You read that correctly. T-Mobile is indeed suing AT&T over the use of the color Magenta in the latter’s subsidiary, Aio Wireless, marketing, promotional, and advertising content.
And just when the battle between the two largest US GSM carriers couldn’t get anymore ridiculous… it does. T-Mobile is claiming that the choice of color by Aio Wireless was a deliberate move against the Un-Carrier, as both networks are making pushes for no-contract plans. T-Mobile fears that it could confuse customers.
“With full knowledge of T-Mobile’s use of magenta, AT&T’s subsidiary chose — out of all the colors in the spectrum — magenta to advertise, market and promote its wireless services in direct competition with T-Mobile. Aio does not use the orange coverage map of its parent company, but instead uses in its stores and on its website a magenta coverage map that is strikingly similar in color to the one used by T-Mobile.”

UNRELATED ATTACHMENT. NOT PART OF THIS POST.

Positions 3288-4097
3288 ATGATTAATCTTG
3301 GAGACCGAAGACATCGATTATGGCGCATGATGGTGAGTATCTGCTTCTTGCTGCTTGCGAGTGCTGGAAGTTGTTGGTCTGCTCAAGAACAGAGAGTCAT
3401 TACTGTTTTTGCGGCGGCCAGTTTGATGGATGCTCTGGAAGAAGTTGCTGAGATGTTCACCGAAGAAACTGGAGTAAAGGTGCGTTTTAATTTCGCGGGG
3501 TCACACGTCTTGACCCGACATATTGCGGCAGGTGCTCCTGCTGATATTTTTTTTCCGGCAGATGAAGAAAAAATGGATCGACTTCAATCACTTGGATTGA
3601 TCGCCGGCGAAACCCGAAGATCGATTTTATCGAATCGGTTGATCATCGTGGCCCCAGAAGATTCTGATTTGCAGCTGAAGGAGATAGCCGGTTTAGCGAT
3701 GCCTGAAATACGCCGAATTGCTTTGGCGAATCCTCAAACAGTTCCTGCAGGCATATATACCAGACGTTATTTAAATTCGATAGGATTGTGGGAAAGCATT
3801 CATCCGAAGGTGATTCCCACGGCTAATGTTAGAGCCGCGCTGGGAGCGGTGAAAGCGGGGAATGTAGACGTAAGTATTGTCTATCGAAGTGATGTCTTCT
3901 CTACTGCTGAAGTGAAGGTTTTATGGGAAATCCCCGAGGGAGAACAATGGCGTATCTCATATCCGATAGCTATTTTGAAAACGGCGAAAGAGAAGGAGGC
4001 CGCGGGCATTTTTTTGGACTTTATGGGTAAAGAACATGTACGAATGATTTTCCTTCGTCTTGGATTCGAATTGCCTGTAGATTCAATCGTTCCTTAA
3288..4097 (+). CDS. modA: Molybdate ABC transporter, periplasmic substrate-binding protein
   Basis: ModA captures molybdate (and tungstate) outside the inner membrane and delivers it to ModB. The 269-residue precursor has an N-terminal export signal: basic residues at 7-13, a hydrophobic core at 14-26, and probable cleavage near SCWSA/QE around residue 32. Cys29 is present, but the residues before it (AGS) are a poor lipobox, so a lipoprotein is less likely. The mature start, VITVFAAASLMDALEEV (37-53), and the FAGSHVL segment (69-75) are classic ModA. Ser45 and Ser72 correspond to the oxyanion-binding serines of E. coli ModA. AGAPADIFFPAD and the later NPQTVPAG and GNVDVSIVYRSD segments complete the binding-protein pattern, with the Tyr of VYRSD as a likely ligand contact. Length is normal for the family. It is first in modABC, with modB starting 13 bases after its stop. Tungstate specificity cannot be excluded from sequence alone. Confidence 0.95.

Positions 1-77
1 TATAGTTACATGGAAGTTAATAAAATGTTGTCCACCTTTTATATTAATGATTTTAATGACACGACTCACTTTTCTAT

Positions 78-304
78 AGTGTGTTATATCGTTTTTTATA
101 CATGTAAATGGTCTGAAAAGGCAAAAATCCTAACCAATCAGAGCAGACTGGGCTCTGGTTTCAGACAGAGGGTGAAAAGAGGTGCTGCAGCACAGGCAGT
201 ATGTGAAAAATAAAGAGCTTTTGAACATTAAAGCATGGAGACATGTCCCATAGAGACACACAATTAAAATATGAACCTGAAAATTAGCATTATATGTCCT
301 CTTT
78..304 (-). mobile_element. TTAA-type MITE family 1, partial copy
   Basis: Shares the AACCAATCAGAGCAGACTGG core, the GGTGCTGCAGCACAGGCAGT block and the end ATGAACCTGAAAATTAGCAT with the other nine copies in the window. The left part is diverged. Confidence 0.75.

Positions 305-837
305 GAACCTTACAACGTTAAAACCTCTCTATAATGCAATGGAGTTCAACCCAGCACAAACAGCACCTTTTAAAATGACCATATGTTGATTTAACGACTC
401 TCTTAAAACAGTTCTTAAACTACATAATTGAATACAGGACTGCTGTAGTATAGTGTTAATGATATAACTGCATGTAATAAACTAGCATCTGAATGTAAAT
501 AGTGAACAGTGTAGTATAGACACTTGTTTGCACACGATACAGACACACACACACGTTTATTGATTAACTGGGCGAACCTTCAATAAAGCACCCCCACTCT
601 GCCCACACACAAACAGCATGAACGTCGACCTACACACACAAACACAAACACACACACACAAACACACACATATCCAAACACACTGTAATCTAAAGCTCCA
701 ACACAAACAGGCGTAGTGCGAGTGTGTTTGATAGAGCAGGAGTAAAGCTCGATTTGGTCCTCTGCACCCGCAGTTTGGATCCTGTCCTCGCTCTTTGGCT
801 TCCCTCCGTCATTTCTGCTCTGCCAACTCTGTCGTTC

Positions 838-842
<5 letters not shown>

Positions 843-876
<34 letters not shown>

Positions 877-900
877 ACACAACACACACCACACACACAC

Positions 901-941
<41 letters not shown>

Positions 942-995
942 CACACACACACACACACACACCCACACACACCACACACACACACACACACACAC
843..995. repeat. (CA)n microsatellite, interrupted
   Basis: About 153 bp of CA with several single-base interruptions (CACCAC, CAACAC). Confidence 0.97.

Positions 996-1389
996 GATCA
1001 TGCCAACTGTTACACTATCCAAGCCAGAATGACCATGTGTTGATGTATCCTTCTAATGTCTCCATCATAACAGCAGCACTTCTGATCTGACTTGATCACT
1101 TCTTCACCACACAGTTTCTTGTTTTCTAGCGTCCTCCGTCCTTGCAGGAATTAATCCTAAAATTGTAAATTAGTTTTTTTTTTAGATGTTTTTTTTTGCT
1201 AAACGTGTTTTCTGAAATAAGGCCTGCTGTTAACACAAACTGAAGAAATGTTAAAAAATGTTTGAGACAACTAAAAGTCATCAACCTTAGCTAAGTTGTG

It wouldn’t be the first time the company has demanded the removal of the color. Yet, as silly as it might be, I can see the merit of their argument this time around. While the colors are clearly not the same (Aio’s is more of a mauve than magenta), they are strikingly similar, and therefore could be confused by customers. Especially given the history of AT&T and T-Mobile, the average consumer could probably attribute the color pallet to an alternate reality where AT&T did, in fact, but T-Mobile. Also, there are probably still many out there who do not know the fate of that failed transaction.
“When consumers see magenta in the wireless world, they think T-Mobile. But AT&T, through its subsidiary Aio Wireless, has been trying to get a free ride from T-Mobile’s success as America’s Un-carrier by using magenta in its marketing. We filed this lawsuit to stop them, and to protect T-Mobile’s powerful magenta trademark.”
-T-Mobile rep in an email to Forbes
An Aio spokesperson states in rebuttal that “T-Mobile needs an art lesson. Aio doesn’t do magenta,” and when asked what color they do use, could only say that it’s “not Magenta.” That’s telling them.
I myself am a T-Mobile customer, and with T-Mobile’s recent gains in the previous quarter, I can see why they would wanna protect their improving image.
Anyone else see merit in their claim, or is T-Mobile just being paranoid?
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